Oct 04 2013
parent reply "Jonathan M Davis" <jmdavisProg gmx.com> writes:
On Friday, October 04, 2013 16:12:14 Craig Dillabaugh wrote:
 I guess the more fundamental question is, what is the purpose of
 the documentation? Is it a quick reference for D users, or is it
 a resource for people trying to learn the language? I learned
 C++ using Qt, largely from their online docs. The Qt
 documentation is a reference, but it also tends to provide lots
 of explanation.
It would never have occurred to me that API documentation would be use for teaching the language - even documentation for the standard library. I would expect people to learn the language first. Yes, the standard library documentation needs to be reasonably accessible to newbies, but I would not expect it to be used as a teaching tool for the language. The documentation on a type or function is there to teach you about how to use that particular type or function, not how to use the language. Of course, I'm also the sort of person who thinks that people are nuts to just jump into a game without reading the entire manual first. - Jonathan M Davis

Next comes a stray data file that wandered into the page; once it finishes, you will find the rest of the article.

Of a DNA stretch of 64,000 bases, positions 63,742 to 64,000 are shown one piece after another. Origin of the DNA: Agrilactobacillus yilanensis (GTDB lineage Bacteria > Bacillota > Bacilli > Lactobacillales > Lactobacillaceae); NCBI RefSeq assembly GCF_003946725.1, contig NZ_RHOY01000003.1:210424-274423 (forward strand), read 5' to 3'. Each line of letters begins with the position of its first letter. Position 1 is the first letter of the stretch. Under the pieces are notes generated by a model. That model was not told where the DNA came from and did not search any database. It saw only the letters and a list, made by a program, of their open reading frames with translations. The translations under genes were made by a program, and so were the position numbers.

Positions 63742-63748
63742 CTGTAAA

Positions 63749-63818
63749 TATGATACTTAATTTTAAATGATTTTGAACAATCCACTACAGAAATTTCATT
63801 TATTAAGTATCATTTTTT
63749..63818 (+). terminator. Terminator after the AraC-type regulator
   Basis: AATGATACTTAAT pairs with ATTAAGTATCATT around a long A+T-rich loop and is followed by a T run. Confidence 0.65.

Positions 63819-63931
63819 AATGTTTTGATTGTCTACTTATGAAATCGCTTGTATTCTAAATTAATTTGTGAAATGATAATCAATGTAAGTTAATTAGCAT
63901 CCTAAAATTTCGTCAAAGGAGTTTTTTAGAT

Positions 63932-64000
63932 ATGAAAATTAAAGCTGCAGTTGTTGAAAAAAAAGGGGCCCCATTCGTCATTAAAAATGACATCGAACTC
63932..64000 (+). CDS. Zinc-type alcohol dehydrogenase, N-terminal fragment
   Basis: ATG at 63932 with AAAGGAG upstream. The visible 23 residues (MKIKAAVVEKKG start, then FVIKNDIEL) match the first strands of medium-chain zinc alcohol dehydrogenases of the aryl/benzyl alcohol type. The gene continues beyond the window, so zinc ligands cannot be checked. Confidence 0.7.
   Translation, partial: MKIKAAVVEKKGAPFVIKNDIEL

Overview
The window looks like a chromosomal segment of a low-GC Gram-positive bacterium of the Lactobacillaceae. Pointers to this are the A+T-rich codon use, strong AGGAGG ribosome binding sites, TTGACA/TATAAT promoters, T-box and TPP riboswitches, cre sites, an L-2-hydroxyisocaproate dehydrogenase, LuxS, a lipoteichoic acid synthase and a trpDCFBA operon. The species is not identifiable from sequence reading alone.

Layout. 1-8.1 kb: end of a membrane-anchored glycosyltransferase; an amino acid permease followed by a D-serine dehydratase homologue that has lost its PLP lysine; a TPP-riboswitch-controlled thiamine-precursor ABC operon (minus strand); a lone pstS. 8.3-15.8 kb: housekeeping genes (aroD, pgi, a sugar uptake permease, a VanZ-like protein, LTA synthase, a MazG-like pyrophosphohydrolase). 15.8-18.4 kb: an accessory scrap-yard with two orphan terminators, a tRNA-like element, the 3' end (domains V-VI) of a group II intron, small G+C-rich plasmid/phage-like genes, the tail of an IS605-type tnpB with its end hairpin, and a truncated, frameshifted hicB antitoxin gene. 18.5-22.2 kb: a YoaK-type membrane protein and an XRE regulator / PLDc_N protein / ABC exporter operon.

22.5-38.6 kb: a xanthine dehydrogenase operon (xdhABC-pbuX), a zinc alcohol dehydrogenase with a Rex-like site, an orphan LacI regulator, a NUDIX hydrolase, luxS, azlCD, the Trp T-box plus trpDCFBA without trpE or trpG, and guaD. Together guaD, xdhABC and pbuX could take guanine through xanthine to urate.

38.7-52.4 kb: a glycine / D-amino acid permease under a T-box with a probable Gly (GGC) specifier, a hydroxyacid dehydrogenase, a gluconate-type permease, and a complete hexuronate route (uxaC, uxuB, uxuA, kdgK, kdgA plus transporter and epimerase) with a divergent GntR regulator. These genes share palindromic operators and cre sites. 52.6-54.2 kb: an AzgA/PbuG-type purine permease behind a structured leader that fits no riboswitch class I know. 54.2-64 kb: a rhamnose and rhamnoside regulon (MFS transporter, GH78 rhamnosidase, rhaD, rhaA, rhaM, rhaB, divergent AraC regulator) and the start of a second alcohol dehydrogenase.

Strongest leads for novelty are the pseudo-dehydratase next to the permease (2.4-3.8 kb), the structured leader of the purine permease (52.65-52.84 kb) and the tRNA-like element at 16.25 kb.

Oct 04 2013
parent "Craig Dillabaugh" <cdillaba cg.scs.carleton.ca> writes:
On Saturday, 5 October 2013 at 02:42:54 UTC, Jonathan M Davis
wrote:
 On Friday, October 04, 2013 16:12:14 Craig Dillabaugh wrote:
 I guess the more fundamental question is, what is the purpose 
 of
 the documentation? Is it a quick reference for D users, or is 
 it
 a resource for people trying to learn the language? I learned
 C++ using Qt, largely from their online docs. The Qt